Impact Factor 5.201 | CiteScore 5.8
More on impact ›

Original Research ARTICLE

Front. Cell Dev. Biol., 19 November 2020 |

Neonatal Heart Responds to Pressure Overload With Differential Alterations in Various Cardiomyocyte Maturation Programs That Accommodate Simultaneous Hypertrophy and Hyperplasia

Xiaoning Ding1†, Shoubao Wang2†‡, Ye Wang1, Junjie Yang1, Nan Bao3*, Jinfen Liu2* and Zhen Zhang1*
  • 1Shanghai Children’s Medical Center, Pediatric Translational Medicine Institute and Shanghai Pediatric Congenital Heart Disease Institute, Shanghai Jiao Tong University School of Medicine, Shanghai, China
  • 2Department of Thoracic and Cardiovascular Surgery, Shanghai Children’s Medical Center, Shanghai Jiao Tong University School of Medicine, Shanghai, China
  • 3Department of Pediatric Surgery, Shanghai Children’s Medical Center, Shanghai Jiao Tong University School of Medicine, Shanghai, China

Pressure overload is one of the pathophysiological conditions commonly associated with right-sided congenital heart disease (CHD). Patients suffer from this condition right after birth. However, little is known about how neonatal heart reacts to it. We have previously established a pulmonary artery banding (PAB) model in neonatal rat. Here we show that PAB accelerated transition of mononuclear cardiomyocytes into multinucleated cells to promote hypertrophic growth in neonatal heart. The elevated afterload significantly increased the mitotic activities of neonatal cardiomyocytes. Consistent with the proliferative potential, the elevated pressure overload also increased cytokinetic marker counts of cardiomyocytes. Using cardiomyocyte-specific lineage tracing, we noticed a clonal expansion of rare unlabeled cardiomyocytes in the PAB group, revealing a subgroup of cardiomyocytes with a strong capability of proliferation. In addition, PAB hearts at post-banding day 7 didn’t have the accumulation of macrophages, which is an immune response essential for neonatal heart regeneration in injury models. Transcriptomic analyses revealed that neonatal PAB induced an expression profile featuring both cardiomyocyte hypertrophy, such as highly activated translation, oxidative phosphorylation, and mitochondrial biogenesis programs etc., and immature cardiomyocyte, such as enhanced cell cycle activities and glycolytic metabolism, down-regulated cytoskeleton and ion channel gene expression, and maintenance of fetal-specific sarcomeric isoforms etc. It indicates that pressure overload has differential impacts on various cardiomyocyte maturation (CM) programs that may contribute to the concurrent cardiomyocyte hypertrophy and hyperplasia. The bivalent status of transcriptional profile highlights the plasticity of neonatal cardiomyocytes that can be exploited to adapt the postnatal environment.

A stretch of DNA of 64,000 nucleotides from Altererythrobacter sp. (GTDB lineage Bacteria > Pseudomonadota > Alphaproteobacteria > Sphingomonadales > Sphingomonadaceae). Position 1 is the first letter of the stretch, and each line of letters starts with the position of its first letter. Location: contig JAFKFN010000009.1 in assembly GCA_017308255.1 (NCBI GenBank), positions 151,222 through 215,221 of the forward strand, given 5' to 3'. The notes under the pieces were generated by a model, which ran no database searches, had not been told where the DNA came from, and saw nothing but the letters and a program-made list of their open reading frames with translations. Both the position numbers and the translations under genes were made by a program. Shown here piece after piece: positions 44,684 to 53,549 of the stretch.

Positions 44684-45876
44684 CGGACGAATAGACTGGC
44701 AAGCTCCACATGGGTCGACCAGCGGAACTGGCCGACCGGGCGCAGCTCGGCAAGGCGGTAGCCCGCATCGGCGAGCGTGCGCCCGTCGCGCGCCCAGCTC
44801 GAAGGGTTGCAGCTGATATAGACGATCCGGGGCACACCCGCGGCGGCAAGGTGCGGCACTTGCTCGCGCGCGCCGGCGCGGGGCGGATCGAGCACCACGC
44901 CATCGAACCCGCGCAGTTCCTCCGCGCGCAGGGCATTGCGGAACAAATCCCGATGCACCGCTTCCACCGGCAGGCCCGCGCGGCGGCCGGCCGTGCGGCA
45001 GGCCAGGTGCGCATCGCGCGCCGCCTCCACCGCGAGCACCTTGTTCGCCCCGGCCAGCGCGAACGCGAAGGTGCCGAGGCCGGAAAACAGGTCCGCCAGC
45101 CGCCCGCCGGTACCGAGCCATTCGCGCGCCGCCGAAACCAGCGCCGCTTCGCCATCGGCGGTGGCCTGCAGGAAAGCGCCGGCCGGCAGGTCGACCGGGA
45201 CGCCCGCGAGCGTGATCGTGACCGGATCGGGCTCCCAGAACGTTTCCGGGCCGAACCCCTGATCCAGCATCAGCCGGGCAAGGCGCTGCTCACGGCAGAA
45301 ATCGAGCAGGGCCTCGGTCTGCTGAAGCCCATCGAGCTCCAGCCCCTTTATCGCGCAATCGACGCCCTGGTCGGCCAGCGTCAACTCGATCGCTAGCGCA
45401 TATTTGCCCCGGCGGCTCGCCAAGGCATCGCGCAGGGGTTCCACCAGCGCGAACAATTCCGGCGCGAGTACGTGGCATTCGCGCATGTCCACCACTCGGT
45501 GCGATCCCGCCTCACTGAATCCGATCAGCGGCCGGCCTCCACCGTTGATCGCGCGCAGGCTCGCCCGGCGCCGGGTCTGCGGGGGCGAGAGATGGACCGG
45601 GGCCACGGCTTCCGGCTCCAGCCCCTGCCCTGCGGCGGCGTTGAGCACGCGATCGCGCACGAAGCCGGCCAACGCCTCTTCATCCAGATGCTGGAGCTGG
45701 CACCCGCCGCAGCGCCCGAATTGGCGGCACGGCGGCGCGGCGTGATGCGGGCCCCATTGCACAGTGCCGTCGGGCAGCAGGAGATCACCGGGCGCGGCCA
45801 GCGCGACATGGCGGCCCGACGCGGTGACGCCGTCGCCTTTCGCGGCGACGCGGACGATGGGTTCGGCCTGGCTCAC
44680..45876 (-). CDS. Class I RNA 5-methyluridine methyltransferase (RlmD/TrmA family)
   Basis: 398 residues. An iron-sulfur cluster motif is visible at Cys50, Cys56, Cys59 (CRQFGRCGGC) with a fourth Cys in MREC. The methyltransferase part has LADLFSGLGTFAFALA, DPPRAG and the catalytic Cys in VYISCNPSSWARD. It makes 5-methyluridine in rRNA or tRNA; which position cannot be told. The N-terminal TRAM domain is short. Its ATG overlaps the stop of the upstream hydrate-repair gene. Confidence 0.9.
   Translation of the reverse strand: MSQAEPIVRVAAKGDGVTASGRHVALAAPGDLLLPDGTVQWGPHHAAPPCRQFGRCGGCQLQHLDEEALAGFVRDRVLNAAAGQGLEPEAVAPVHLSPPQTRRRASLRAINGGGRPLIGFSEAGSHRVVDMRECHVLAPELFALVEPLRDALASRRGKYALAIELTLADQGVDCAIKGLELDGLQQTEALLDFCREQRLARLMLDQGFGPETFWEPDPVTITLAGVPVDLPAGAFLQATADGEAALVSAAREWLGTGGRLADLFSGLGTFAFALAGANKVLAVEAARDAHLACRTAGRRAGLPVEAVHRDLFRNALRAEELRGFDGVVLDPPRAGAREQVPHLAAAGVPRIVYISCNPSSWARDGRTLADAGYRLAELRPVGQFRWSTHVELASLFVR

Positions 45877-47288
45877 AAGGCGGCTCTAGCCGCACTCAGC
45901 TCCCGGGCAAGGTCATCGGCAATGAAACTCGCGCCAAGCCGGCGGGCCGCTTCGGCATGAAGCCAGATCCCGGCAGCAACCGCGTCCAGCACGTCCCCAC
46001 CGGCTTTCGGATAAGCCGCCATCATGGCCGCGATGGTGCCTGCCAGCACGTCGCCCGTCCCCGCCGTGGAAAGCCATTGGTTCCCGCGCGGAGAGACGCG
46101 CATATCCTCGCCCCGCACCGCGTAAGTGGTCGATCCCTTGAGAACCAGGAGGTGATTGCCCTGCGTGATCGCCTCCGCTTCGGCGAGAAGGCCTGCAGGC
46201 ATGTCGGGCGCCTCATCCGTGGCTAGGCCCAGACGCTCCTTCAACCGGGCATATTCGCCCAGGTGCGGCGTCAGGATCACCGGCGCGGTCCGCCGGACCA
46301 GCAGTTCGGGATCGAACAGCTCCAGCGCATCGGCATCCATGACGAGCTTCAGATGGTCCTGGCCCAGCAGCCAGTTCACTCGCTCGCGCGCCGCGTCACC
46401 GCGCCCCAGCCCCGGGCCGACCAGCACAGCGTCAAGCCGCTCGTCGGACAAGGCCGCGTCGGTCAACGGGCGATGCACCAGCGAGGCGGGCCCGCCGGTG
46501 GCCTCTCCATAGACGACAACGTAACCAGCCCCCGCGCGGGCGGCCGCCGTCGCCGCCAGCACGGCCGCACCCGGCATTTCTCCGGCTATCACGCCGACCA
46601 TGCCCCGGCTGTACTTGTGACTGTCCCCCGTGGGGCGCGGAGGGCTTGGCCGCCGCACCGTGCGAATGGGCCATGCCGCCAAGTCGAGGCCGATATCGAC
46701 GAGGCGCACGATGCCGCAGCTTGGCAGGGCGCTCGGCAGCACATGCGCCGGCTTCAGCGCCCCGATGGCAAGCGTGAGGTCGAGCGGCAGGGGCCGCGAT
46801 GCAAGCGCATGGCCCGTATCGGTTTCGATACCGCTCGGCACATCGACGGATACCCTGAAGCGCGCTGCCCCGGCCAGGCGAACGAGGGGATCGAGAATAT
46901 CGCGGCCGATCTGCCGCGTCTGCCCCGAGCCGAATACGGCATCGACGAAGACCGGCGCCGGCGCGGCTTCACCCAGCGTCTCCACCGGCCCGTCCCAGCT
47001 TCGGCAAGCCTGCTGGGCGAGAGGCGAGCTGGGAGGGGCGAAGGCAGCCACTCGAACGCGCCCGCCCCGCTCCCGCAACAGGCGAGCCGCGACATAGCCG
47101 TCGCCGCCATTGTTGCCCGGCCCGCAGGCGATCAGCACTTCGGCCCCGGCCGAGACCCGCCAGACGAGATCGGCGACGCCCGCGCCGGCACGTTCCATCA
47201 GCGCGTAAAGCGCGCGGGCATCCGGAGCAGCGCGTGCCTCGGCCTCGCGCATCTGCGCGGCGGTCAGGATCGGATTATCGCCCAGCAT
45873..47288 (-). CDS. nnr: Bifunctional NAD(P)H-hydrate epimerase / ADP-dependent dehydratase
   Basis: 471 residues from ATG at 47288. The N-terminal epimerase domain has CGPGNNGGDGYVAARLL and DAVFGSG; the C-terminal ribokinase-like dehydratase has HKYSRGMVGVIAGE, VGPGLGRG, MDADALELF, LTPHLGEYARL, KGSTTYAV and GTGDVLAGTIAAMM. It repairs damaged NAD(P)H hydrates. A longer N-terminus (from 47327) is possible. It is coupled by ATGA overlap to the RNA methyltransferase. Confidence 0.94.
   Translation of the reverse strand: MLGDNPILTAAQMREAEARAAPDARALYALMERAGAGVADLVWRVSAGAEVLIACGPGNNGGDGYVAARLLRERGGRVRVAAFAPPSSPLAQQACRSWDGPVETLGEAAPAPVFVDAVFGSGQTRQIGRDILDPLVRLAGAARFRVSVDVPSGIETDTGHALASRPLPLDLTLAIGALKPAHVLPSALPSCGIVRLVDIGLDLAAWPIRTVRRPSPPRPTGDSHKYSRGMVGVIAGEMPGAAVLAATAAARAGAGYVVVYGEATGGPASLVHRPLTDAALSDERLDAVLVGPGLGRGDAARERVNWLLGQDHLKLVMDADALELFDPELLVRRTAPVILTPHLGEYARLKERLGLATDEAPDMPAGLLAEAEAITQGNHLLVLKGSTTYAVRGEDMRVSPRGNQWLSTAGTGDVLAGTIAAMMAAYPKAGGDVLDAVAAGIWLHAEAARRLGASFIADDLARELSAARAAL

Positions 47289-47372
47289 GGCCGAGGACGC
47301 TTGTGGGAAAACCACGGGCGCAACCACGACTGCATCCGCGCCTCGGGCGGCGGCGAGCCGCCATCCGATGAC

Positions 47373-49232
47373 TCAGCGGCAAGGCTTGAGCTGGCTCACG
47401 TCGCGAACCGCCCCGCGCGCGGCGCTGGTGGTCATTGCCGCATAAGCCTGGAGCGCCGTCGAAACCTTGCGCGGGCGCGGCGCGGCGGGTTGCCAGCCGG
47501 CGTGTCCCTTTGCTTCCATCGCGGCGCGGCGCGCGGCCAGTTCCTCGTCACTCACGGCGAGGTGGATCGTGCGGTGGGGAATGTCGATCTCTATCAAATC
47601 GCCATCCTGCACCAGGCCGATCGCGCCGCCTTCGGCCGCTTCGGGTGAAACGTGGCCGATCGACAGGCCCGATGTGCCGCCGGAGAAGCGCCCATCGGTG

Mammalian circulatory system undergoes dramatic changes after birth to adapt to postnatal life (Hew and Keller, 2003). Particularly, the inflation of lungs establishes the pulmonary circulation and the closure of prenatal shunts separates the pulmonary circulation from systemic circulation. These circulatory alterations switch the gas exchange from the placenta to the lungs and shift two ventricles to function in tandem instead of in parallel. Meanwhile, neonatal hearts go through a critical period of biochemical and mechanical maturation to cope with the extrauterine life (Kannan and Kwon, 2020). This neonatal transition is particularly sensitive to perturbation. The problem of neonatal transition can render individual susceptible to adult cardiac disease (Anatskaya et al., 2010).